Stephen Kessler

Stephen Kessler is a co-founder of the Comedy Resistance as well as director and filmmaker who has worked to develop advertisements and content for businesses such as Apple, McDonald’s, Conde Nast, Snapple, General Motors, Taco Bell, and the New York Mets. [15] Notably, he is the husband of prominent Washington, D.C.-based Democratic-aligned lobbyist and contemporary art philanthropist Heather Podesta, who was previously married (her marriage with Kessler is her fourth) to Democratic lobbyist Tony Podesta. [16]

References

  1. “The Comedy Resistance.” The Action Network. Accessed August 21, 2022. https://actionnetwork.org/groups/the-comedy-resistance. ^
  2. Lovenheim, Peter. “The D.C. power player with Rochester roots.” Rochester Beacon. November 2, 2020. Accessed August 21, 2022. https://rochesterbeacon.com/2020/11/02/the-d-c-power-player-with-rochester-roots/. ^
  3. Young, Brian. “#ANPartner Case Study: AFL-CIO Migrates Seamlessly to Action Network.” Medium. Powering Progressive Movements, December 7, 2017. Accessed August 22, 2022. https://medium.com/powering-progressive-movements/anpartner-case-study-afl-cio-migrates-seamlessly-to-action-network-380ac577ef4. ^
  4. Breland, Ali. “Left Finds New Online Tools to Fight Trump.” TheHill, February 21, 2017. Accessed August 22, 2022. https://thehill.com/policy/technology/320195-left-finds-new-online-tools-to-fight-trump ^
  5. “About.” The Comedy Resistance. Accessed August 21, 2022. https://thecomedyresistance.com/about/. ^
  6. Mack, David. “Comedian Patton Oswalt Explained Why He Donated To A Trump Supporter Who Trolled Him On Twitter”. BuzzFeed News. February 28, 2019. Accessed August 22, 2022. https://www.buzzfeednews.com/article/davidmack/patton-oswalt-trump-gofundme. ^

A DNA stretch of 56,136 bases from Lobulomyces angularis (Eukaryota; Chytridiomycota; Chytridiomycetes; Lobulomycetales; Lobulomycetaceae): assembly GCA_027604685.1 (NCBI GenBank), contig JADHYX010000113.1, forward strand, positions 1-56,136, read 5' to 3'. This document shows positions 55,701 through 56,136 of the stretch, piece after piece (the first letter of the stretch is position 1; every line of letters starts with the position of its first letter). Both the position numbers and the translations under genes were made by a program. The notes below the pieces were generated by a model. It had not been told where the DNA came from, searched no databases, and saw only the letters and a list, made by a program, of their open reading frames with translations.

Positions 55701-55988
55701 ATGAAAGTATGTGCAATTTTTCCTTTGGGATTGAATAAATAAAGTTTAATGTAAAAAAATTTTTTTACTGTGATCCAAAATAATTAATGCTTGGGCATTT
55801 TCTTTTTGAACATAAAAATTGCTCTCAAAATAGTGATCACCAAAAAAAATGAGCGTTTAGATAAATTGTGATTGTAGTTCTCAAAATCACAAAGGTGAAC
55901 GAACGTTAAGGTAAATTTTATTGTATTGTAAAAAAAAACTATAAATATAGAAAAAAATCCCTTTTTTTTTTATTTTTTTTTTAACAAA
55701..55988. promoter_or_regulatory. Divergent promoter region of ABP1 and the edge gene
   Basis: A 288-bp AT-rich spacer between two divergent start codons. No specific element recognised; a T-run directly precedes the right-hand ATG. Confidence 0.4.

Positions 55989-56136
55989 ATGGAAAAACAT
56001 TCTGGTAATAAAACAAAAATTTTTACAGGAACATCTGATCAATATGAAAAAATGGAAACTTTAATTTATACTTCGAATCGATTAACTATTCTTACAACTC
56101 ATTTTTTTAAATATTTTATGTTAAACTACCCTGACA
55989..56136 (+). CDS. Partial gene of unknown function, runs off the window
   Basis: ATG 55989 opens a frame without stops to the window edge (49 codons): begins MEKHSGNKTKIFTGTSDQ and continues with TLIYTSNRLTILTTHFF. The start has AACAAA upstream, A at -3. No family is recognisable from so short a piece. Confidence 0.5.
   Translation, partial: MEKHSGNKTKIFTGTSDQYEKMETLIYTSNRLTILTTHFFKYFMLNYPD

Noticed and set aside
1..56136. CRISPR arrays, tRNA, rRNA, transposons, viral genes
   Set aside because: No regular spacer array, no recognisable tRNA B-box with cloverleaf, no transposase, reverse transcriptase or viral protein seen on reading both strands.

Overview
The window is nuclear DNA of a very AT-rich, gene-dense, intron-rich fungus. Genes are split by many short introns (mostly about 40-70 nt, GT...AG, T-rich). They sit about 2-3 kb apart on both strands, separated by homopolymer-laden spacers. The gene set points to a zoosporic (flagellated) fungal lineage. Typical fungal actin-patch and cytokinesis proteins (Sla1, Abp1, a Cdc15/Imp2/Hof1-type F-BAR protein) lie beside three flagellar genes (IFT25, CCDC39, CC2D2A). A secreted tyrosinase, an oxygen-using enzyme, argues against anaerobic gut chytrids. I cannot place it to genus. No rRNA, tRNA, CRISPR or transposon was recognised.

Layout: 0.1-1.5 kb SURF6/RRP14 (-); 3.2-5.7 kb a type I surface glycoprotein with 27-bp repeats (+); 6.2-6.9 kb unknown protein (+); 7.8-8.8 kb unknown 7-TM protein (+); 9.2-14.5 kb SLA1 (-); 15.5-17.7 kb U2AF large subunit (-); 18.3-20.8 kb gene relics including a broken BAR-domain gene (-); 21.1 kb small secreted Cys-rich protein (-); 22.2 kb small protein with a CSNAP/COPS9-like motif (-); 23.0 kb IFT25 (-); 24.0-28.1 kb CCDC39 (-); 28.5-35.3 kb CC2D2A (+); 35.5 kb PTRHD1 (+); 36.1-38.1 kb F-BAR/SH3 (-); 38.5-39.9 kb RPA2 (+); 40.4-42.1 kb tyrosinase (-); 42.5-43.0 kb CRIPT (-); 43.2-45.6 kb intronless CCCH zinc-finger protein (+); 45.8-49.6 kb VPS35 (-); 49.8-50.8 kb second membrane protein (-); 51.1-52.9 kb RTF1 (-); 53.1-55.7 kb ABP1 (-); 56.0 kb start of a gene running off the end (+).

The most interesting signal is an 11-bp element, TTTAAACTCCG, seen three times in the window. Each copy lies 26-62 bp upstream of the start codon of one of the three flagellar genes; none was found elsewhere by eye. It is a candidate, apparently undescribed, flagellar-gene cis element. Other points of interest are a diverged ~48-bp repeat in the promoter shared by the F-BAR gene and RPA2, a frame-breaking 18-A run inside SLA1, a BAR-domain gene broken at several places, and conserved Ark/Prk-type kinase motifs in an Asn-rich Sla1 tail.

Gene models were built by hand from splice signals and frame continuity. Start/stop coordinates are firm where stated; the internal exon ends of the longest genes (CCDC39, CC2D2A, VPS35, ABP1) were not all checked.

7. Carlson, Erin. “David Cross Admits to Snorting Cocaine at the White House Correspondents Dinner”. The Hollywood Reporter. February 22, 2012. Accessed August 22, 2022. https://www.hollywoodreporter.com/news/general-news/david-cross-cocaine-white-house-293785/. ^
  8. “”Trumpy Trump” – The Cooties ft. Reggie Watts.” YouTube: JASH. October 12, 2016.  Accessed August 22, 2022. https://www.youtube.com/watch?v=ioF5LlCRNTw&ab_channel=JASH. ^
  9. “About.” The Comedy Resistance. Accessed August 21, 2022. https://thecomedyresistance.com/about/. ^
  10. “About.” The Comedy Resistance. Accessed August 21, 2022. https://thecomedyresistance.com/about/. ^
  11. “About.” The Comedy Resistance. Accessed August 21, 2022. https://thecomedyresistance.com/about/. ^
  12. “About.” The Comedy Resistance. Accessed August 21, 2022. https://thecomedyresistance.com/about/. ^
  13. “About.” The Comedy Resistance. Accessed August 21, 2022. https://thecomedyresistance.com/about/. ^
  14. “About.” The Comedy Resistance. Accessed August 21, 2022. https://thecomedyresistance.com/about/. ^
  15. “Stephen Kessler.” Kessler Content. Accessed August 22, 2022. http://kesslercontent.com/about-kessler-content. ^
  16. Lovenheim, Peter. “The D.C. power player with Rochester roots.” Rochester Beacon. November 2, 2020. Accessed August 21, 2022. https://rochesterbeacon.com/2020/11/02/the-d-c-power-player-with-rochester-roots/. ^